[0085] There are no restrictions whatsoever with respect to the material from which the membrane elements, and, where applicable, the flat membranes used as a carrier material in accordance with the invention are made. Membranes can be used that are made from inorganic materials such as glass, ceramics, SiO2, carbon, or metal, or from organic polymers or blends thereof. The polymers can be hydrophilic and/or hydrophobic in nature. They can be selected from the group of cellulosic polymers. such as cellulose or regenerated cellulose, modified cellulose such as cellulose esters, cellulose: ethers, amine-modified celluloses, or blends of cellulosic polymers, from the group of synthetic polymers such as polyacrylonitrile and corresponding copolymers, polymers containing polyurethane, polyarylsulfones and polyarylethersulfones such as polysulfone or polyethersulfone, polyvinylidene fluoride, polytetrafluoroethylene, water-insoluble polyvinyl alcohols, aliphatic and aromatic polyamides, polyimides, polyetherimides, polyesters, polycarbonates, polyolefins such as polyethylene, polypropylene, polyvinyl chloride, polyphenylene oxide, polybenzimidazoles, and polybenzimidazolones, as well as from modifications, blends, mixtures, or copolymers derived from these polymers. Other polymers can be mixed as additives with these polymers or polymer blends, for example, polyethylene oxide, polyhydroxyether, polyethylene glycol, polyvinylpyrrolidone, polyvinyl alcohol, or polycaprolactone, or inorganic su substances such as SiO2. In individual cases, the membrane can also have been subjected to a surface modification, for example, in order to establish certain properties of the membrane surface such as in the form of certain functional groups. Where polyolefinic polymers are used, it may be necessary to coat at least the inner surface of the membrane with a functionalizable polymer, for example.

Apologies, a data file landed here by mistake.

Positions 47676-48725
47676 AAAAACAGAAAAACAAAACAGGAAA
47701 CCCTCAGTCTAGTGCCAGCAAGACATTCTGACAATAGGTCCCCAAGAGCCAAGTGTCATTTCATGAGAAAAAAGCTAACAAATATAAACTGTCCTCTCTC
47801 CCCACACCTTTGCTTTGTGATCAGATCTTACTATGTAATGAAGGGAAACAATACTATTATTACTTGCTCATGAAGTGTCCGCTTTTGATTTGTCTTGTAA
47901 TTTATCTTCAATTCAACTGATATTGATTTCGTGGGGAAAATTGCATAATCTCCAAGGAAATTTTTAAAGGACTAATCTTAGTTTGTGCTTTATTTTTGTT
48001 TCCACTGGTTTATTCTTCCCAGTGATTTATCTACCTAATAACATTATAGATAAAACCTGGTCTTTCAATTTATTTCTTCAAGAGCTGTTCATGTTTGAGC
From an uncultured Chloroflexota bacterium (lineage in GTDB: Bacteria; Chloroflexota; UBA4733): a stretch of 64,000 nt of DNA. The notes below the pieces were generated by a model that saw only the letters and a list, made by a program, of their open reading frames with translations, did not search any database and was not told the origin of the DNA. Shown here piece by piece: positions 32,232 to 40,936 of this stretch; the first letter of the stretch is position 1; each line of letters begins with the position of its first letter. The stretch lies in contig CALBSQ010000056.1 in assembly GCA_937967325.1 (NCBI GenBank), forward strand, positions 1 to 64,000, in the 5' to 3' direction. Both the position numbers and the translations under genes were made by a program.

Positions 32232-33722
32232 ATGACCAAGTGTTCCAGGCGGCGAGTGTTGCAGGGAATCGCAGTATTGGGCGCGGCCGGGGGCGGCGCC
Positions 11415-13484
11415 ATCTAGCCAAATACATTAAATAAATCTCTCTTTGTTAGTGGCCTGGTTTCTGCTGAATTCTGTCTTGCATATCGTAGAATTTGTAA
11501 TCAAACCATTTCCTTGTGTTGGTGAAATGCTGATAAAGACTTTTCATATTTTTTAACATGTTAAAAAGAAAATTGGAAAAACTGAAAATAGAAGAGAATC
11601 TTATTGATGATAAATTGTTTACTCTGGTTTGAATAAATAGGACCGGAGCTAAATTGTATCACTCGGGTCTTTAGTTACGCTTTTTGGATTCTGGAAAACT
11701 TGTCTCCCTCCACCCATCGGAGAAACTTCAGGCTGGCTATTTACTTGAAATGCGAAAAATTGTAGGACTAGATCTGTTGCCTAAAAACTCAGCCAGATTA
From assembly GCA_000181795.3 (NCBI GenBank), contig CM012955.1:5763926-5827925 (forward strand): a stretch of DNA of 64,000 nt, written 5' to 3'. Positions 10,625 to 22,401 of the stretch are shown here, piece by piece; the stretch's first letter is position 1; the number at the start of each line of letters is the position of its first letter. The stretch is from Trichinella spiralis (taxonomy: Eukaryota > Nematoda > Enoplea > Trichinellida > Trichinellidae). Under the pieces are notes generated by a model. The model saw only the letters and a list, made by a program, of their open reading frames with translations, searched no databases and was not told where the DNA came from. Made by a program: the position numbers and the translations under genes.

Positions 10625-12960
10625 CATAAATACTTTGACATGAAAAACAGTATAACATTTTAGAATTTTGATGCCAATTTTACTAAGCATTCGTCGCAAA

[0086] There has been particularly good experience with membranes made from cellulosic polymers, polyamides, polypropylene, or polyethersulfones, or from solvent-stable and pH-stable polymers, in particular with membranes made from polytetrafluoroethylene or polyvinylidene fluoride, and from modifications, blends, mixtures, or copolymers derived therefrom. Such membranes are described in DE-A-39 23 128, for example.